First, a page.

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Am Heart J. 2015 Jan;169(1):78-85.e4. doi: 10.1016/j.ahj.2014.06.011. Epub 2014 Jun 14.

National trends in stroke after acute myocardial infarction among Medicare patients in the United States: 1999 to 2010.

Author information

1
Center for Outcomes Research and Evaluation, Yale-New Haven Hospital, New Haven, CT; Department of Biostatistics, Harvard School of Public Health, Boston, MA.
2
Department of Chronic Disease Epidemiology, Yale School of Public Health, New Haven, CT.
3
Center for Outcomes Research and Evaluation, Yale-New Haven Hospital, New Haven, CT; (During the time the work was conducted) Division of Cardiology, Columbia University Medical Center, New York, NY.
4
University of Colorado Anschutz Medical Campus, Aurora, CO.
5
Center for Outcomes Research and Evaluation, Yale-New Haven Hospital, New Haven, CT; Section of General Internal Medicine, Department of Internal Medicine, Yale School of Medicine, New Haven, CT; Robert Wood Johnson Foundation Clinical Scholars Program, Department of Internal Medicine, Yale School of Medicine, New Haven, CT.
6
(During the time the work was conducted) Division of Aging, Department of Medicine, Brigham and Women's Hospital/Harvard Medical School, Boston, MA.
7
Kaiser Permanente Mid-Atlantic Permanente Research Institute, Rockville, MD.
8
St Luke's Mid America Heart Institute and University of Missouri-Kansas City, Kansas City, MO.
9
Section of General Internal Medicine, Department of Internal Medicine, Yale School of Medicine, New Haven, CT.
10
Ann Arbor VA Center for Clinical Management and Research and University of Michigan Health System, Ann Arbor, MI.
11
Center for Outcomes Research and Evaluation, Yale-New Haven Hospital, New Haven, CT; Robert Wood Johnson Foundation Clinical Scholars Program, Department of Internal Medicine, Yale School of Medicine, New Haven, CT; Section of Cardiovascular Medicine, Department of Internal Medicine, Yale School of Medicine, New Haven, CT; Department of Health Policy and Management, Yale School of Public Health, New Haven, CT. Electronic address: harlan.krumholz@yale.edu.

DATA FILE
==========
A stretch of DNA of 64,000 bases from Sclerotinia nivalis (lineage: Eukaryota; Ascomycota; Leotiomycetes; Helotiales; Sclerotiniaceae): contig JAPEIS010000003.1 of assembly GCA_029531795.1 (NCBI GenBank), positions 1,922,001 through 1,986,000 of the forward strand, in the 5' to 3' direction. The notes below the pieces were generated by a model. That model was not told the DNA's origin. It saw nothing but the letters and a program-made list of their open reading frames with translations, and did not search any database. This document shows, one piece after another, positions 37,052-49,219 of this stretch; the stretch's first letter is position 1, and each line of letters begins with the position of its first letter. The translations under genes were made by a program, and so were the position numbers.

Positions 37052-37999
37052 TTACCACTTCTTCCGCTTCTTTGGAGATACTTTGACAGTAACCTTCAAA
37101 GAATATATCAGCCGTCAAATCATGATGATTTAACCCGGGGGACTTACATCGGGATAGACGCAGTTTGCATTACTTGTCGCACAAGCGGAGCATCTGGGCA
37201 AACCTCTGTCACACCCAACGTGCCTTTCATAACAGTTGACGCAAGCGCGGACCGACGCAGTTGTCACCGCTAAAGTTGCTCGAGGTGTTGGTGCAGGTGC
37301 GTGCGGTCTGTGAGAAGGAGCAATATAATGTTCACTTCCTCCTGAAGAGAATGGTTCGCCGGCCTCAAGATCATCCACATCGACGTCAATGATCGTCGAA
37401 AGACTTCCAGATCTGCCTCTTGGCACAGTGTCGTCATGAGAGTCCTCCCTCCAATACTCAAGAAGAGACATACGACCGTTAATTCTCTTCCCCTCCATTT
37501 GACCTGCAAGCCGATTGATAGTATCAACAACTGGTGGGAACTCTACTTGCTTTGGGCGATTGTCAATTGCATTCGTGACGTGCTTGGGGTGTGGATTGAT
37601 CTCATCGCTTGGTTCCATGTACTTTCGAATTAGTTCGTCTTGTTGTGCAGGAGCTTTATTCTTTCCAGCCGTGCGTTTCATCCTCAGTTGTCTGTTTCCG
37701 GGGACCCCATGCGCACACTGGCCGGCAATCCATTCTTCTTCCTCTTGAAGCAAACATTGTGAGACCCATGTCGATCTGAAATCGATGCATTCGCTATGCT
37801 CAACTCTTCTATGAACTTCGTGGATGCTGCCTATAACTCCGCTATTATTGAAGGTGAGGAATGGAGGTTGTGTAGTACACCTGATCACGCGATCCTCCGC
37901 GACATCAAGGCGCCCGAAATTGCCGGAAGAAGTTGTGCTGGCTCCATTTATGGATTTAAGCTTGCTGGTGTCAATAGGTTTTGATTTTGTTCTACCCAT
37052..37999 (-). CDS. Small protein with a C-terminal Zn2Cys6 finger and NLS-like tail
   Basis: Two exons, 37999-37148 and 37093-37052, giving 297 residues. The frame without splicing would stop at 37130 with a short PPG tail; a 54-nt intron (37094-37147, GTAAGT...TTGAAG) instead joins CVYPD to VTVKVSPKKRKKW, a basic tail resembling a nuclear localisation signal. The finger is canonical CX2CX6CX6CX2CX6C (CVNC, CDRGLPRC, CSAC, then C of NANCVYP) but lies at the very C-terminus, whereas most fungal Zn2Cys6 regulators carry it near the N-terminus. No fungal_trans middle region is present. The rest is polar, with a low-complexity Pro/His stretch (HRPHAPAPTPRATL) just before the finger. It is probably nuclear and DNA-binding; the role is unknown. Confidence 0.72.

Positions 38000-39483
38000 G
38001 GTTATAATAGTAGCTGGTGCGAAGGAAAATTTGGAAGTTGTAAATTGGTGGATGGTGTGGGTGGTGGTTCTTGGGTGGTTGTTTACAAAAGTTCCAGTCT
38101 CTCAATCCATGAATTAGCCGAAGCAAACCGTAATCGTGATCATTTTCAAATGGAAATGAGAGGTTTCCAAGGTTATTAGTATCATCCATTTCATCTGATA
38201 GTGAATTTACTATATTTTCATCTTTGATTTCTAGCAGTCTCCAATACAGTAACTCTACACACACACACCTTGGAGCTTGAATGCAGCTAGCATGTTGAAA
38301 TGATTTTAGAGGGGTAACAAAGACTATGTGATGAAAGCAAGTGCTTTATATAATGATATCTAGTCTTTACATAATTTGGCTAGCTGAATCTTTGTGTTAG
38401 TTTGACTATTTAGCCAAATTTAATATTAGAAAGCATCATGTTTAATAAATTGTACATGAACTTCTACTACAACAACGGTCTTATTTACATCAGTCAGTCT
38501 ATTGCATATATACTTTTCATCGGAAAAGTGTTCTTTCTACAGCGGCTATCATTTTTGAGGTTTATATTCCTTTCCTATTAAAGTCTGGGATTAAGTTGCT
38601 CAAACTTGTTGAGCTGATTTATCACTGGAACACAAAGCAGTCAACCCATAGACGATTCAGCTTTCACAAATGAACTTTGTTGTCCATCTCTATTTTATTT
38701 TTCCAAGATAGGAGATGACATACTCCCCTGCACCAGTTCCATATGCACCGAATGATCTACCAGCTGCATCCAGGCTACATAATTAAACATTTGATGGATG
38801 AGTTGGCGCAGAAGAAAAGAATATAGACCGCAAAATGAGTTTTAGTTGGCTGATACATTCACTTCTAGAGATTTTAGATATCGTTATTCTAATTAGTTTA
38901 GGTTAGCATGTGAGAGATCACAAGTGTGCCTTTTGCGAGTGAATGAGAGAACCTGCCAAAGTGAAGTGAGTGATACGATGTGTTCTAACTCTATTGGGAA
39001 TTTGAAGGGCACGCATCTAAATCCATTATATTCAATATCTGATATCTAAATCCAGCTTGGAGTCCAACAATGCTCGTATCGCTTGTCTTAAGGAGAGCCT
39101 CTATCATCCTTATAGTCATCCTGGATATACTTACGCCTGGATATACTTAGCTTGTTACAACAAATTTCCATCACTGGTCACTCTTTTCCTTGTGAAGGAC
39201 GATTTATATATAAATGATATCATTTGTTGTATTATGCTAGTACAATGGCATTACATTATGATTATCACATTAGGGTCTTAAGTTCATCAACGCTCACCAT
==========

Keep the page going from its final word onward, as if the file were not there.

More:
Abstract

BACKGROUND:

Stroke is a common and important adverse event after acute myocardial infarction (AMI) in the elderly. It is unclear whether the risk of stroke after AMI has changed with improvements in treatments and outcomes for AMI in the last decade.

METHODS:

To assess trends in risk of stroke after AMI, we used a national sample of Medicare data to identify Fee-for-Service patients (n = 2,305,441) aged ≥65 years who were discharged alive after hospitalization for AMI from 1999 to 2010.

RESULTS:

We identified 57,848 subsequent hospitalizations for ischemic stroke and 4,412 hospitalizations for hemorrhagic stroke within 1 year after AMI. The 1-year rate of ischemic stroke decreased from 3.4% (95% CI 3.3%-3.4%) to 2.6% (2.5%-2.7%; P < .001). The risk-adjusted annual decline was 3% (hazard ratio, 0.97; [0.97-0.98]) and was similar across all age and sex-race groups. The rate of hemorrhagic stroke remained stable at 0.2% and did not differ by subgroups. The 30-day mortality for patients admitted with ischemic stroke after AMI decreased from 19.9% (18.8%-20.9%) to 18.3% (17.1%-19.6%) and from 48.3% (43.0%-53.6%) to 45.7% (40.3%-51.2%) for those admitted with hemorrhagic stroke. We observed a decrease in 1-year mortality from 37.8% (36.5%-39.1%) to 35.3% (33.8%-36.8%) for ischemic stroke and from 66.6% (61.4%-71.5%) to 60.6% (55.1%-65.9%) for hemorrhagic stroke.

CONCLUSIONS:

From 1999 to 2010, the 1-year risk for ischemic stroke after AMI declined, whereas the risk of hemorrhagic stroke remained unchanged. However, 30-day and 1-year mortality continued to be high.

PMID:
25497251
PMCID:
PMC4824179
DOI:
10.1016/j.ahj.2014.06.011
[Indexed for MEDLINE]
Free PMC Article

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